Novo Nordisk has announced a collaborative effort with Harvard University and the Broad Institute of MIT to embark on a three-year initiative focused on addressing diabetes and cardiac fibrosis. This partnership builds upon a previous collaboration in 2021 when Novo Nordisk provided $47.5 million through its foundation to establish the Novo Nordisk Foundation Center for Genomic Mechanisms of Disease. The center’s primary goal was to delve into genetic data to gain insights into how genetic variations contribute to conditions like diabetes.
The latest endeavor aims to uncover potential drug targets for specific subtypes of Type 2 diabetes and unravel the genetic underpinnings of cardiac fibrosis, a condition characterized by scarring of the heart. Novo Nordisk, renowned for its blockbuster drugs such as Ozempic and Wegovy, is a significant player in the field of diabetes management and treatment.
Regarding diabetes, one of the programs will investigate insulin resistance that isn’t related to a patient’s weight, while another will focus on addressing the loss of beta cell function. The overarching objective is to move beyond the conventional approach of managing diabetes symptoms, such as elevated blood sugar levels, and instead tackle the root causes of the disease. Broad Institute researcher Jose Florez, M.D., Ph.D., who will co-direct these programs, emphasized the importance of finding solutions that could potentially reverse diabetes, rather than simply managing its symptoms.
“With its leading universities and hospitals, Boston is renowned as an international epicenter for biomedical research and innovation—and the Broad Institute has earned a reputation of being a key nexus in this rich ecosystem. By establishing this new center with the Broad Institute we seek to help drive global research in health for the benefit of many.”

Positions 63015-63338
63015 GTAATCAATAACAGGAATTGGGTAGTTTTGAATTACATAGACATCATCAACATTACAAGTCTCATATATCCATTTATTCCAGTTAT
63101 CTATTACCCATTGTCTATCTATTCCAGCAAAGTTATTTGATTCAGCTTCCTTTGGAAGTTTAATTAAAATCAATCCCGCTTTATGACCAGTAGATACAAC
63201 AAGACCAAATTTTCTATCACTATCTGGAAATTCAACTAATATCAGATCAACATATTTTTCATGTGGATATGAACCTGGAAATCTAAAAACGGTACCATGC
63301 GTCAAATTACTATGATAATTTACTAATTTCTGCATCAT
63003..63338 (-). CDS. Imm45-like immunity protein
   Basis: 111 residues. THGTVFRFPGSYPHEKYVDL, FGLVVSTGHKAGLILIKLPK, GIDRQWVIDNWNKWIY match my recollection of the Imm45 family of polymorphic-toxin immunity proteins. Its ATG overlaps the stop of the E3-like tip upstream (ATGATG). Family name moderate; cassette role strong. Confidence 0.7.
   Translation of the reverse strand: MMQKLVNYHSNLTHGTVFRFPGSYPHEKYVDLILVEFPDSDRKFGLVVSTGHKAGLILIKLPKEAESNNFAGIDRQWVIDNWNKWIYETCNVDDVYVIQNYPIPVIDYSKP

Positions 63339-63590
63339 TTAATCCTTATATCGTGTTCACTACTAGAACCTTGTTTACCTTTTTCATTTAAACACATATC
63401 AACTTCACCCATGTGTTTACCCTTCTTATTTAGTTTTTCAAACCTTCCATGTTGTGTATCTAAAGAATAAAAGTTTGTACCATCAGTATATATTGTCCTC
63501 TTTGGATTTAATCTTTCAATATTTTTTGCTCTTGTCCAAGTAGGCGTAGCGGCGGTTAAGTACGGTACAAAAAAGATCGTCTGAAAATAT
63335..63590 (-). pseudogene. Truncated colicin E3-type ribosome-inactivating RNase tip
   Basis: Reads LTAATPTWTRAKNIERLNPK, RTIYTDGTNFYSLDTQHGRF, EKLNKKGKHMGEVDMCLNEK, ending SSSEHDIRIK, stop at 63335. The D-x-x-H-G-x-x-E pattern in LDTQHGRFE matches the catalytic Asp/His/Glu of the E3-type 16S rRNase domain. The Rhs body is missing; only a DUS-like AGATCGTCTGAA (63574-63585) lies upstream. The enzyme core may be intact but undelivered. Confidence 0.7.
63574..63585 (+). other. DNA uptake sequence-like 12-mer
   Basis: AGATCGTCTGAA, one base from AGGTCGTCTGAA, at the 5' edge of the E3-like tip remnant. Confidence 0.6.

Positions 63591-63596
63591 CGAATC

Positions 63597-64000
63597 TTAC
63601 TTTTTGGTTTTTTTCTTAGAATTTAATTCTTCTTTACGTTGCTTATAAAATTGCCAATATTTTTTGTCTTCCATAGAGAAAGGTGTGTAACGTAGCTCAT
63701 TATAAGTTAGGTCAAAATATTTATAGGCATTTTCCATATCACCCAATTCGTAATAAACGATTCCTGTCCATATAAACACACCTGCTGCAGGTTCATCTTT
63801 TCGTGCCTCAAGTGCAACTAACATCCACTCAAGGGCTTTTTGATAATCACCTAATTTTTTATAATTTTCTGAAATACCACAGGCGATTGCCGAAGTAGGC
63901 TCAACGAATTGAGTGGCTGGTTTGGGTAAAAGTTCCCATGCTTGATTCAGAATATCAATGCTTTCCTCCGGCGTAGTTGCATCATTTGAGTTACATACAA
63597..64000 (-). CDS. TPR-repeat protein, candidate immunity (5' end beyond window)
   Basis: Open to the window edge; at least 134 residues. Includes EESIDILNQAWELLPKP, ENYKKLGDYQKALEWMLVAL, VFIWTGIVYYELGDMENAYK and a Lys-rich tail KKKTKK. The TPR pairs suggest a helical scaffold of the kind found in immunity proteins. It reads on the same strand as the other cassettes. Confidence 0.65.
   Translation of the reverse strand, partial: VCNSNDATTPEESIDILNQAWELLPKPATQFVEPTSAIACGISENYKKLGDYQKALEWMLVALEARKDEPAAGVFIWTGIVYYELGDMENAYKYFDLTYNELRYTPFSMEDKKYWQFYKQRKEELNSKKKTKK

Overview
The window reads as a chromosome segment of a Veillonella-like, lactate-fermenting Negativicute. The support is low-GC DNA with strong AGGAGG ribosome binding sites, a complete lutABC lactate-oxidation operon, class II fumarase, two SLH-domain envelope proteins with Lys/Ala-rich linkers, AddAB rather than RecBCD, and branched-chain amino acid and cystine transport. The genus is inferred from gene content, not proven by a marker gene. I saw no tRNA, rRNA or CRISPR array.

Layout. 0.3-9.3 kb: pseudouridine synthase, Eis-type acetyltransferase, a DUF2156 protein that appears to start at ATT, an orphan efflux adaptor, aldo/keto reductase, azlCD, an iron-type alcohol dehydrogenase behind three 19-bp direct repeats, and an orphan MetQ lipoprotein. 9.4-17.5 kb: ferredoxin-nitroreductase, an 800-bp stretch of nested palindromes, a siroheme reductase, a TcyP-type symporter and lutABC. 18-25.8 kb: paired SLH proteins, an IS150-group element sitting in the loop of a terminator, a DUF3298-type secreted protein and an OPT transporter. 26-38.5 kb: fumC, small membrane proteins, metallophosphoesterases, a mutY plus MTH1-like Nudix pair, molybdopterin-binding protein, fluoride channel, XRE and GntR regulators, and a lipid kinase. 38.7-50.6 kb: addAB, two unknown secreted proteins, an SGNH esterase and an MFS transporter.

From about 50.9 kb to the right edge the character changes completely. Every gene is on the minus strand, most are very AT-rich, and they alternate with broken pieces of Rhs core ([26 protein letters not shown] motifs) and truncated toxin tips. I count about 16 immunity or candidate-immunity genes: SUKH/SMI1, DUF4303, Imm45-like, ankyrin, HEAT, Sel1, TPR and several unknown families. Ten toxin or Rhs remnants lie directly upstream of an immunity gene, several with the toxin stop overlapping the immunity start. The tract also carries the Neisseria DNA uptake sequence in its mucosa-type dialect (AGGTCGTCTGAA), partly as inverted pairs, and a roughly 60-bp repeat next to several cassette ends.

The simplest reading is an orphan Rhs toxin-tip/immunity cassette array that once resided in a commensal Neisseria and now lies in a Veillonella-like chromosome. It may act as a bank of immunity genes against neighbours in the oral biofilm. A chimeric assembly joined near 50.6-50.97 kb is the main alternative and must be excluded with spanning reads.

– Niels-Henrik von-Holstein-Rathlou, senior vice president, biomedicine and health sciences, the Novo Nordisk Foundation
In the realm of cardiac fibrosis, the collaborative effort will leverage machine learning and genomics to explore the connections between this condition and heart disease. Cardiac fibrosis is characterized by the accumulation of scar tissue in the heart, which can impair proper heart muscle function and lead to various complications. While it can be a consequence of a heart attack, it can also be associated with diabetes or have no clear causal factors. Currently, there is no cure for cardiac fibrosis, and existing treatments like beta blockers and ACE inhibitors primarily aim to improve heart pumping efficiency. The new program’s goal is to identify specific genes that could be targeted to potentially inhibit or even reverse this condition.
“Starting with our roots in the Human Genome Project, the Broad community has long believed that international collaboration is critical to advancing our knowledge of human disease and getting benefits more quickly to patients. The Center for Genomic Mechanisms of Disease is a natural extension of our deep commitment to global collaborations but also our pursuit of foundational research.”
– Todd Golub, director of the Broad Institute
This collaboration represents a promising step towards advancing our understanding of these challenging medical conditions and developing innovative treatments that could bring about significant changes in the way we approach and manage diabetes and cardiac fibrosis.